84% use social media to increase exposure

Although 84 per cent of business organisations use social media as a means of obtaining added exposure, 63 per cent of respondents still make use of print advertising and believe in this medium’s effectiveness.

This and other interesting data emerged from a survey by MISCO and Corporate Identities to learn how the use of social media by local businesses is evolving and contributing to marketing strategies.

This report, now finalised and available for free, contains the results of research conducted in October 2013 among 89 businesses operating in different economic activities.

“The fact that 84 per cent of organisations in this survey use social media such as Facebook, Twitter or LinkedIn reflects the importance of the role of social media networking in the way Maltese businesses communicate with their audiences. In fact, 45 per cent also expressed their belief that social media investment contributes to an increase in acquiring new business or retaining current business,” said Lawrence Zammit, director of MISCO Consulting.

As one would expect, Facebook placed the highest as businesses’ most preferred social media channel, with 68 per cent of respondents saying that this channel is an intrinsic part of their online marketing strategy. In fact, when asked to rank those channels most used, Facebook dominates as the most popular social media networking website, with 90 per cent of businesses using it. Interestingly, LinkedIn was the next most popular platform, with 59 per cent of the businesses using this channel. Other channels being used by businesses, albeit on a much low­er scale, include Pininterest, Tumblr, You Tube, Instagram and Four­square as well as online blogging.

“Another interesting aspect was that the majority of the organisations which participated in this survey (74 per cent) stated that they currently do not outsource any of their social media activities. One of the advantages of social media is the immediacy it gives to companies who want to communicate there and then with the public. In fact, many companies still prefer to assign the management of social media to their internal marketing team.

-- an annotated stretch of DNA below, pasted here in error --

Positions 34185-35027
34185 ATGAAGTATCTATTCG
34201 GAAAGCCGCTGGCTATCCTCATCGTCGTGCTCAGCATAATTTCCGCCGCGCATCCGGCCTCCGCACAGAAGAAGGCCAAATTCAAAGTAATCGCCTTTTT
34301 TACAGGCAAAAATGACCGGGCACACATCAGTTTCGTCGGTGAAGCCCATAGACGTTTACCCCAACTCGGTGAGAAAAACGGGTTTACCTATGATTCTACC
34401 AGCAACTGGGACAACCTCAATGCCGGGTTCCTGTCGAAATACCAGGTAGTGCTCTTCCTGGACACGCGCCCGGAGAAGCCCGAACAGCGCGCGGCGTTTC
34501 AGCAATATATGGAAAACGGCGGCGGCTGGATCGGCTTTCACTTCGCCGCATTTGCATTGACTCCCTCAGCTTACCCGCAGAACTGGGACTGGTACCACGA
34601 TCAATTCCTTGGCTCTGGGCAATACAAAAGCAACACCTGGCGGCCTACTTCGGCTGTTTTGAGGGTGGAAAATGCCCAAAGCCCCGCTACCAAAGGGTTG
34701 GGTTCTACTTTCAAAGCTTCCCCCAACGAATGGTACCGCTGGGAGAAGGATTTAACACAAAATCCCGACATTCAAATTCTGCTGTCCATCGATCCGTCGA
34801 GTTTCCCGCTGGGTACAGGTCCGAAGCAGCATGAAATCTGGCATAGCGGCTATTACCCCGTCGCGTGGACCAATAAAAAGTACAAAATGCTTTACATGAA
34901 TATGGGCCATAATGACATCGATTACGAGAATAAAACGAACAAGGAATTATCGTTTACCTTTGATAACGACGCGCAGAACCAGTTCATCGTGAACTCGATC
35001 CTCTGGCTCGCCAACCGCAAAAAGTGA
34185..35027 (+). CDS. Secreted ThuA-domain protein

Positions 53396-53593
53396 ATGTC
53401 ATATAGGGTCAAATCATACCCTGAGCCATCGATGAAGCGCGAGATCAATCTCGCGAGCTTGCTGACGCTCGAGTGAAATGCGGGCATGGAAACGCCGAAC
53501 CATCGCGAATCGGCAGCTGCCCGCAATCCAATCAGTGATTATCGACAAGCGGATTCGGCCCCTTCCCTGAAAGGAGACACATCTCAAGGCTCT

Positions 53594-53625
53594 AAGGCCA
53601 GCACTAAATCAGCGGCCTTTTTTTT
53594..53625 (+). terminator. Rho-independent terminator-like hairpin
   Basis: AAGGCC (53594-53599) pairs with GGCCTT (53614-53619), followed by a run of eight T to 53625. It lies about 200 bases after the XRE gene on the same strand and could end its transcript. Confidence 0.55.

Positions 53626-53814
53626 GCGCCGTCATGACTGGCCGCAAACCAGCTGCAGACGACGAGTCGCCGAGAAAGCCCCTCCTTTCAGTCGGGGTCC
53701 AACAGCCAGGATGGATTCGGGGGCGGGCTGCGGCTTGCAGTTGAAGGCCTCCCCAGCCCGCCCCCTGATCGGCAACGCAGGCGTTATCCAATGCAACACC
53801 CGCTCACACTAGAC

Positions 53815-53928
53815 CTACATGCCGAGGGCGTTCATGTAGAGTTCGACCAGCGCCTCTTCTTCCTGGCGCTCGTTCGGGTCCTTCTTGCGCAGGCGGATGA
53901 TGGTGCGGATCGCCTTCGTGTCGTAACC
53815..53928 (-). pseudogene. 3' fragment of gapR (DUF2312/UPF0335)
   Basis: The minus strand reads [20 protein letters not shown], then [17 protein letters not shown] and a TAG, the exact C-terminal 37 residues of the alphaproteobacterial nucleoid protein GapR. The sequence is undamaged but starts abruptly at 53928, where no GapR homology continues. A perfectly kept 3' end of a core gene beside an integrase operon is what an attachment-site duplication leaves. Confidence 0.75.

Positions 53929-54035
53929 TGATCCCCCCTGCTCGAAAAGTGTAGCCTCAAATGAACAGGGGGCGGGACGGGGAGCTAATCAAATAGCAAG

“However, as social media use becomes more aggressive, targeted and demanding, we will not be surprised if more businesses decide to start outsourcing this to specialist communications companies,” adds Jes Saliba, managing director of specialist PR, marketing and branding company Corporate Identities.

“What we also found interesting was the popularity shared by two contrasting channels. In fact, e-mail marketing, which targets directly the potential consumer, went down as one of the most popular tools with a staggering 74 per cent of the businesses using it. On the other hand, print advertising, albeit a more generic way of targeting customers, also remains a widely used marketing tool, with 63 per cent of business making use of this channel. All this contrasts with the meagre 11 per cent of businesses who use mobile marketing to communicate with their customers,” Mr Saliba added.

With regards to web portals, 55 per cent of respondents, including businesses that do not usually use social media marketing, consider online portals as the most effective media to reach audiences.

This contrasts with the 33 per cent who would consider TV and radio adverts for their marketing campaigns.

Mr Zammit said despite the great use of social media platforms, business owners are still finding it difficult to measure the return on investment.

In fact, 38 per cent of the participating organisations that currently use social media marketing consider it rather difficult to measure the return on investment such a marketing tool provides.

“It is nice to know that your business has garnered 10,000, 30,000 or 50,000 likes, and that could be a way of knowing the outreach of your online campaigns. Having said that, likes are not everything. It’s how much you engage with your customers and ultimately how your customers personally engage with your brand that really matters,” said Mr Saliba.

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